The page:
Sam Cottle

Sam Cottle

  • Sam Cottle
    Published 4 months ago
    Equations of Meaning: the Architecture of Systems of Belief

    Equations of Meaning: the Architecture of Systems of Belief

    What is a belief? A belief is that which we consider to be the truth. That which we consider true constitutes a belief in something. That which we do not believe, we consider to be false. We hence believe that the proposition “the grass is purple” to be true, because the world of our experience, where the grass is always green, tells us otherwise. Connected to the belief that the ‘grass is green’ are three words, ‘is’ which roughly translates as ‘to be’, ‘green which corresponds to a colour in the world of human sensory input identifiable by association with the third word ‘grass’, which indicates a common species of plant life present on our planet. The same may be said of propositions such as: “the sky is blue,” we say that it is true, because we all assent to it; and if our language is different, we translate and infer; we may ask: “well, what colour is the sky (in your language)?” They may reply: “It is x.” Then we say: “well that is your word for blue.” Meaning always implies an equation. If one thing means something, this process is equivalent to something being equal to something else. I was once told, somewhat disingenuously I think, that we determine what a thing is in relation to those things that it isn’t; this isn’t at all how we do it. What we do is we equate the thing in itself simultaneously to our visual impression of it, and also to a sound that we make with our mouths. Hence we can recognise an image of an apple, and associate with a real apple, because it looks the same as one (or at least similar to it), and we associate this with a sound, because we’ve heard other people do the same thing, we then use this sound (or the written word) to indicate that we mean an ‘apple’ when talking about one.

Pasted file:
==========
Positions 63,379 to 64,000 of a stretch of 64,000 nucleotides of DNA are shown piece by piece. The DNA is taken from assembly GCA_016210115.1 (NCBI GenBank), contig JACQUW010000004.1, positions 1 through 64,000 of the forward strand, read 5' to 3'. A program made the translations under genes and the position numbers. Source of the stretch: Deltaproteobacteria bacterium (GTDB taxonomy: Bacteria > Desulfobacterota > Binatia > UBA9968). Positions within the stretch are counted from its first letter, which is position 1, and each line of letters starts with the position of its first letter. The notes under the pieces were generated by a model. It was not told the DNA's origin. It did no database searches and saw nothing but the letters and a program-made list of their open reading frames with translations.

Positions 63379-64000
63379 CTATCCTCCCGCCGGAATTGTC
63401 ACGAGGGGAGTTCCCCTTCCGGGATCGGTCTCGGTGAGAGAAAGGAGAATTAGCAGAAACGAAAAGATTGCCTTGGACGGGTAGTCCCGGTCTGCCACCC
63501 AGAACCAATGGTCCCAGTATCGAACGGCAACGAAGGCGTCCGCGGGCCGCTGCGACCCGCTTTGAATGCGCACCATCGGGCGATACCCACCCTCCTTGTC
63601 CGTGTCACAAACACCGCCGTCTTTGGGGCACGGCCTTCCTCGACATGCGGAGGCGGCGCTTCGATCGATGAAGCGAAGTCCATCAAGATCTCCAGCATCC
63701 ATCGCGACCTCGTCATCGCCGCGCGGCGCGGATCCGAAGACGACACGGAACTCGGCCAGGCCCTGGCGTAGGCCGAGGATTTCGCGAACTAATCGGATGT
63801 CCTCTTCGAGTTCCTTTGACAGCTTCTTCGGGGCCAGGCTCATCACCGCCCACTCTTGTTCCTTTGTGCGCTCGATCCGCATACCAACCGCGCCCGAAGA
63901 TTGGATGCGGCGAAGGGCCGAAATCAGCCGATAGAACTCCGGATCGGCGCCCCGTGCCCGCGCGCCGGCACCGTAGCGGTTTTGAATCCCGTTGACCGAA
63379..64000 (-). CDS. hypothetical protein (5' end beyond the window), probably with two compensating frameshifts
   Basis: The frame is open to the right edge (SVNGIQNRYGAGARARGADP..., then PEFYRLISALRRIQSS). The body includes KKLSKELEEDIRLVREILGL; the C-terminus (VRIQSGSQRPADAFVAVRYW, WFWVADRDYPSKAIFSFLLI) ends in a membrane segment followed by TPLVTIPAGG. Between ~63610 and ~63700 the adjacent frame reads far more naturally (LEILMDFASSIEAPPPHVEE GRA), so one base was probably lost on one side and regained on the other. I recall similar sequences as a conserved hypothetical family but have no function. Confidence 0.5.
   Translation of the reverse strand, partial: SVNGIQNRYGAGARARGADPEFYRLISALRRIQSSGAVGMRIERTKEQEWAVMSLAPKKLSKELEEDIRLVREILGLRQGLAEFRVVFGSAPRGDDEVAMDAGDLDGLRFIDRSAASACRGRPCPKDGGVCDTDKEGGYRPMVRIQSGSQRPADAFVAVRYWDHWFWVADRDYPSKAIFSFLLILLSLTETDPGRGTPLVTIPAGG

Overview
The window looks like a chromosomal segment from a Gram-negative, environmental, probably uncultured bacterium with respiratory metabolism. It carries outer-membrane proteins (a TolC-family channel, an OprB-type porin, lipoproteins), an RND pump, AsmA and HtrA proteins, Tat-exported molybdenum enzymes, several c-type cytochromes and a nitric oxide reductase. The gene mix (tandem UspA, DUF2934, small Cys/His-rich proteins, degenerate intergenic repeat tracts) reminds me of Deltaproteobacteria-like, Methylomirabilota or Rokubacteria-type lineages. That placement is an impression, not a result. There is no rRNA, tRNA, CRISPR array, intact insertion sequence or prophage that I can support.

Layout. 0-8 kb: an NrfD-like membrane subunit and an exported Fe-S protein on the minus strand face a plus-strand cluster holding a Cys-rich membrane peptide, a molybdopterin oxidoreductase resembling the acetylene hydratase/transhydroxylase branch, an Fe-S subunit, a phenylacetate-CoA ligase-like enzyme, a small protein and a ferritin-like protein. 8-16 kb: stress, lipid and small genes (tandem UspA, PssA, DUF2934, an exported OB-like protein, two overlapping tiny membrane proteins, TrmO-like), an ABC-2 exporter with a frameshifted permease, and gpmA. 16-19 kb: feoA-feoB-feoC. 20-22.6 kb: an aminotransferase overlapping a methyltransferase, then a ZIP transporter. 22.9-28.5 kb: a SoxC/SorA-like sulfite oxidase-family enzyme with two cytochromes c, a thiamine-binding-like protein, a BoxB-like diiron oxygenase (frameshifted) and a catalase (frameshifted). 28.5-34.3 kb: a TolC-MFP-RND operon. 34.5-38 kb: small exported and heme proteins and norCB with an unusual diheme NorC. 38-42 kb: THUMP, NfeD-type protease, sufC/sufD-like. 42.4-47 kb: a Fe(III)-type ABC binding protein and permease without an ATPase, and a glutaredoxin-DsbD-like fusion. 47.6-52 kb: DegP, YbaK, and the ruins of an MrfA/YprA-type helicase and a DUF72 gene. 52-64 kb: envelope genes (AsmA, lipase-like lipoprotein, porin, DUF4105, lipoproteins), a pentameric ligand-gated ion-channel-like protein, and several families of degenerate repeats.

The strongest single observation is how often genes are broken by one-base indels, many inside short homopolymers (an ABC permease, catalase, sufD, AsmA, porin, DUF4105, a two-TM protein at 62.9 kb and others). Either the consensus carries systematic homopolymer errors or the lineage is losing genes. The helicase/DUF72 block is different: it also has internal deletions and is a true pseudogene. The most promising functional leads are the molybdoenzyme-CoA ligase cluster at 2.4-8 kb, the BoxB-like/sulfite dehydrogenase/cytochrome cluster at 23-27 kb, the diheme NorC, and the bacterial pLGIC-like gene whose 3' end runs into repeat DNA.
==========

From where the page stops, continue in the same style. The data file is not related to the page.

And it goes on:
• Sam Cottle
    Published 5 months ago
    Why Transitioning to a Vegan Economy Wouldn't Reduce Greenhouse Gas Emissions

    Why Transitioning to a Vegan Economy Wouldn't Reduce Greenhouse Gas Emissions

    Pretty much every activity humans undertake has an emissions footprint of some description, and animal agriculture is no different. However, when the suggestion arises that since animal agriculture is responsible for quite a large proportion of manmade greenhouse gas emissions and that we can eliminate these emissions immediately through simply getting rid of it, there are major issues that the vegan activist community has failed to address, and which could spell disaster if such a system were to be implemented. What they've as yet failed to establish is what the current system of agriculture is to be replaced with, the timescales involved and whether or not this new paradigm will actually emit less methane and CO2; additionally, they've failed to answer the most important question in all this: whether or not vegan agriculture can actually feed the population. In addition to this, I suspect that animal agriculture isn't the progenitor of the rising levels of atmospheric methane, which started in the 19th century, since this rise followed the Industrial Revolution and the burning of fossil fuels, not the Agricultural Revolution of the 17th century.